At least the editors and journalists are doing their job in creating that impact and engagement and scarcely a day passes without ground-breaking journalism there for all to see.
There is the detailed work by the Daily Mail investigations unit throwing up mouth-watering scoops on the "excesses" of pay, perks and pay-offs in the public sector.
It has already led to Government promises of action although it should also be noted that the exposes were only possible because of the Freedom of Information Act - the very legislation the Government now apparently wants to neuter.
Original reporting and data analysis by The Sunday Times, with help from the German public service broadcaster ARD, also had a significant role to play in the final unravelling of the Olympic blood-doping scandal.
Let's hope such stories provide a circulation boost to the November circulation figures because whatever magical worldwide online figures for newsbrands it is print that still brings in more than 80 per cent of the advertising revenue.
At the same time as there was a small sigh of relief for the October print sales figures Freesat had the simple but intriguing idea of using the BARB television ratings figures to look at what people who subscribe to Sky actually watch.
Because many people use their satellite dish as the entry point for all their television into the home and the replacement for the old TV aerial, the results are not surprising but interesting all the same.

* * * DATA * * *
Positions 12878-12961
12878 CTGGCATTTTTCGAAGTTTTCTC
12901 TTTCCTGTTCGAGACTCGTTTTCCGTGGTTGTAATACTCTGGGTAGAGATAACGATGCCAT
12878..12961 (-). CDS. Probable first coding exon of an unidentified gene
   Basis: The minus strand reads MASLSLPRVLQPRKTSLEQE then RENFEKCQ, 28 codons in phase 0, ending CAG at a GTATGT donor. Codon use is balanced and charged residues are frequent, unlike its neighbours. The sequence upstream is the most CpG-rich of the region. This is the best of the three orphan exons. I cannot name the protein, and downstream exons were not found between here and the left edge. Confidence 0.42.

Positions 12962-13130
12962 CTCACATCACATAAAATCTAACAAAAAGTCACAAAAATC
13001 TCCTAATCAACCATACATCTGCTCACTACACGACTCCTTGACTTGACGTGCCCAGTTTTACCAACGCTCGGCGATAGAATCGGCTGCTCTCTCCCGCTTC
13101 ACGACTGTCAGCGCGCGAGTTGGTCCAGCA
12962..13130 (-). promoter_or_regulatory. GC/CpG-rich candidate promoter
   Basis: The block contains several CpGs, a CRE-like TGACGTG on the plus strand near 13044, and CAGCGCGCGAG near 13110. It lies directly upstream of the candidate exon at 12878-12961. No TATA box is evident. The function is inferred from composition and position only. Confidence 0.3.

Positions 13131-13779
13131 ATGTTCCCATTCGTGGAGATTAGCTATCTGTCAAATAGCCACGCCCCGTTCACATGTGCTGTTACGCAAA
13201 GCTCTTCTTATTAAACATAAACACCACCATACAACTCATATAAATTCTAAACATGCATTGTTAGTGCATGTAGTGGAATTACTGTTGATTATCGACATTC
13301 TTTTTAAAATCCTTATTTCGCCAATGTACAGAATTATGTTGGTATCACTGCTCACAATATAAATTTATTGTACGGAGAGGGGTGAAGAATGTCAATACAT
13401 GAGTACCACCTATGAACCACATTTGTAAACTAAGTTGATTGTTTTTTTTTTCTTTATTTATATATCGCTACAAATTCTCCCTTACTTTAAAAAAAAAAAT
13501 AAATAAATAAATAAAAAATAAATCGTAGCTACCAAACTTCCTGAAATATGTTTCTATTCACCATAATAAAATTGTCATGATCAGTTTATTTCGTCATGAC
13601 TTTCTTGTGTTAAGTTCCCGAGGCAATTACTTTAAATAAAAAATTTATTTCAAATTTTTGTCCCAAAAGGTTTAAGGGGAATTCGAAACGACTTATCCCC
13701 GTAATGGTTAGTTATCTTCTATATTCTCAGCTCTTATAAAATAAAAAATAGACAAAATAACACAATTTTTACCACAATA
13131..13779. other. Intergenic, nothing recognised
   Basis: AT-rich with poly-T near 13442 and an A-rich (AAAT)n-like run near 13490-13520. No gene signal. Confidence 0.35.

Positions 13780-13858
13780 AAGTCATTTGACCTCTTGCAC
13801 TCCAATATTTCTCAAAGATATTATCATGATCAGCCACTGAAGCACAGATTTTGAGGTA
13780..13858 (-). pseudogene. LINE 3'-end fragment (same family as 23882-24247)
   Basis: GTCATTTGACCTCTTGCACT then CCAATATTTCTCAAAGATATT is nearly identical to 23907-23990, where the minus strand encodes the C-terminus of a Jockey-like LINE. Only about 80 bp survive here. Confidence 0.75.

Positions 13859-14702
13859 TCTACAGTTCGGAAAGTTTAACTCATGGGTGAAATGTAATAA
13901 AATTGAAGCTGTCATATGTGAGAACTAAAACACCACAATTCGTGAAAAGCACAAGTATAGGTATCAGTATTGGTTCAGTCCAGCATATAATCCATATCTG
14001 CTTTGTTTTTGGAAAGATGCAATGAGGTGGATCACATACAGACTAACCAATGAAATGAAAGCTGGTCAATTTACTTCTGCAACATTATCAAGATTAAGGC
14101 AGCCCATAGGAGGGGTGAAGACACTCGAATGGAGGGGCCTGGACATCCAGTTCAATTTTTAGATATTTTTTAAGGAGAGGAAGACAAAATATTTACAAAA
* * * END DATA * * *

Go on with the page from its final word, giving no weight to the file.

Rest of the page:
Freesat is nonetheless able to claim that 99 per cent of the top 1000 programmes on Sky last year, which came mostly from the BBC and ITV, were available on free-to-air television. Only 10 on the 1,000 list, they say, were pay only.
The top three programmes in ratings on Sky were all from the BBC - The Great British Bake Off, the live episode of EastEnders and New Year's Eve Fireworks.
The only pay-TV programme to make it big in the ranking list was Game of Thrones which came in at number 368.
Naturally the research is designed to benefit Freesat and highlight how many popular programmes you can get access to without having to pay a subscription.
Sky is of course a subscription, rather than a ratings business, and the only figures Sky is ultimately interested in is the 10.3 million or so people who subscribe in the UK and the average annual amount of money that can be enticed out of them.
Across the Sky group it adds up to operating profit of more than £1.4 billion.
Significant numbers of football fans are prepared to pay up for live games even though the broadcasts are never likely to produce huge ratings.
However self-serving the research, it does highlight the enduring attractiveness of free-to-air programmes from the main national broadcasters, something that subscription services cannot hope to match even on their own systems.
It is another reason, among endless others, why Culture Secretary John Whittingdale should be opposed vigorously if he tries - as seems likely - to reduce the overall impact of the BBC.
He should be opposed on behalf of viewers and listeners, the broadcasting and media industries and the national interest.